Engineers in Nottingham are developing ultra-clean coal that could make power generation 50% more efficient and reduce carbon dioxide emissions by a third. A team at The University of Nottingham is one of only two in the world working on ground-breaking techniques to purify one of the world’s main energy sources.
They have been awarded £120,000 to help them develop the ultra-clean fuel for the power stations of the future. Dr Karen Steel, of the School of Chemical, Environmental and Mining Engineering, said: “Ultra-clean coal is seen as something of a Holy Grail in energy generation. “It’s a very efficient way of producing electricity, and it’s also much less harmful for the environment. This is an exciting project in the sense that ultra-clean coal has world-wide applicability.”
When coal is dug from the ground, it contains about 15% mineral matter — including sulphates, oxides, clays, quartz and carbonates — which greatly restricts its use. A chemical leaching process being developed by Dr Steel and her team promises to reduce this figure to less than 0.1% — meaning much greater efficiency per tonne of coal and up to 33% less carbon dioxide (CO2) pollution from the power station. CO2 emissions are implicated in global warming. Currently almost a third of such emissions in the UK come from power stations.
Dr Karen Steel | alfa
Gran Chaco: Biodiversity at High Risk
17.01.2018 | Humboldt-Universität zu Berlin
Dead trees are alive with fungi
10.01.2018 | Helmholtz Centre for Environmental Research (UFZ)
What enables electrons to be transferred swiftly, for example during photosynthesis? An interdisciplinary team of researchers has worked out the details of how...
For the first time, scientists have precisely measured the effective electrical charge of a single molecule in solution. This fundamental insight of an SNSF Professor could also pave the way for future medical diagnostics.
Electrical charge is one of the key properties that allows molecules to interact. Life itself depends on this phenomenon: many biological processes involve...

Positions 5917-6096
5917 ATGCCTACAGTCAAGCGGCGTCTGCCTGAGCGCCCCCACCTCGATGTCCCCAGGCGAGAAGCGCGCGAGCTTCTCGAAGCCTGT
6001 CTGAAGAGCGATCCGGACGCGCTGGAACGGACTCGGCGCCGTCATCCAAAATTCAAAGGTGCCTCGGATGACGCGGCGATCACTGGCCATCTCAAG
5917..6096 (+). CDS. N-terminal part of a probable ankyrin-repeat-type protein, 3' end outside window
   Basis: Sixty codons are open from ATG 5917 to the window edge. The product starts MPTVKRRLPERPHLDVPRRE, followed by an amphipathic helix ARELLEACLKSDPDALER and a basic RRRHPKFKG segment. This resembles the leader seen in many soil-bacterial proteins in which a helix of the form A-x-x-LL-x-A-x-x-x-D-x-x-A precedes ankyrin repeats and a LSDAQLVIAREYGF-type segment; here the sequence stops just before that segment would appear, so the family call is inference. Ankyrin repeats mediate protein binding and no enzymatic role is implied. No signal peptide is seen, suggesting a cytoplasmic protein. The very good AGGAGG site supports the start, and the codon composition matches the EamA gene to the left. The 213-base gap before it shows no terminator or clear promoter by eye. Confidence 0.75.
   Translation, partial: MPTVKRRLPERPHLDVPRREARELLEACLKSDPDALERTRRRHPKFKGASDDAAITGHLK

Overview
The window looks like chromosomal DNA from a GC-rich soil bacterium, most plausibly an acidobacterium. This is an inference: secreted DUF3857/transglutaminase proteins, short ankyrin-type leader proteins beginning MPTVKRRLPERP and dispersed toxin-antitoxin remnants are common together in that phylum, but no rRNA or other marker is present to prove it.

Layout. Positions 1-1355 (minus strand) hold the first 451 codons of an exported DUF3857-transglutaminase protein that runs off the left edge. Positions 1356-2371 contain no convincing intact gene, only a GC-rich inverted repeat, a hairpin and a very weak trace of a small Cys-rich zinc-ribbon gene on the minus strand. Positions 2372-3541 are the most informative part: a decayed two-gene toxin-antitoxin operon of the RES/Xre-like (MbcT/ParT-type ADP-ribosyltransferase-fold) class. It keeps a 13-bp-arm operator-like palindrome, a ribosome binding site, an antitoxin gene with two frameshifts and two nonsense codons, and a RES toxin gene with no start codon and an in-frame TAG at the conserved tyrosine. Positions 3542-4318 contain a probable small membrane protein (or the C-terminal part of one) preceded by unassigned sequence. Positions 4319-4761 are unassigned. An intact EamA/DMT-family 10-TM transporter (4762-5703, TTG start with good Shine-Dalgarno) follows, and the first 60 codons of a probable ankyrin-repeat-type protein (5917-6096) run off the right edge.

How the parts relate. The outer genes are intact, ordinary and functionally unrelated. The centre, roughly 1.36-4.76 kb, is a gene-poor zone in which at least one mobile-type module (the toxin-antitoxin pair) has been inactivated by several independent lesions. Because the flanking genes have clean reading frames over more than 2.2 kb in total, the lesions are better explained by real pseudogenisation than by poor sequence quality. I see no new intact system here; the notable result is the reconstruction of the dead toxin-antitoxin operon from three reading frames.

At the JEC World Composite Show in Paris in March 2018, the Fraunhofer Institute for Laser Technology ILT will be focusing on the latest trends and innovations in laser machining of composites. Among other things, researchers at the booth shared with the Aachen Center for Integrative Lightweight Production (AZL) will demonstrate how lasers can be used for joining, structuring, cutting and drilling composite materials.
No other industry has attracted as much public attention to composite materials as the automotive industry, which along with the aerospace industry is a driver...
Scientists at Tokyo Institute of Technology (Tokyo Tech) and Tohoku University have developed high-quality GFO epitaxial films and systematically investigated their ferroelectric and ferromagnetic properties. They also demonstrated the room-temperature magnetocapacitance effects of these GFO thin films.
Multiferroic materials show magnetically driven ferroelectricity. They are attracting increasing attention because of their fascinating properties such as...
The oceans are the largest global heat reservoir. As a result of man-made global warming, the temperature in the global climate system increases; around 90% of...
08.01.2018 | Event News
11.12.2017 | Event News
08.12.2017 | Event News
17.01.2018 | Ecology, The Environment and Conservation
17.01.2018 | Physics and Astronomy
17.01.2018 | Awards Funding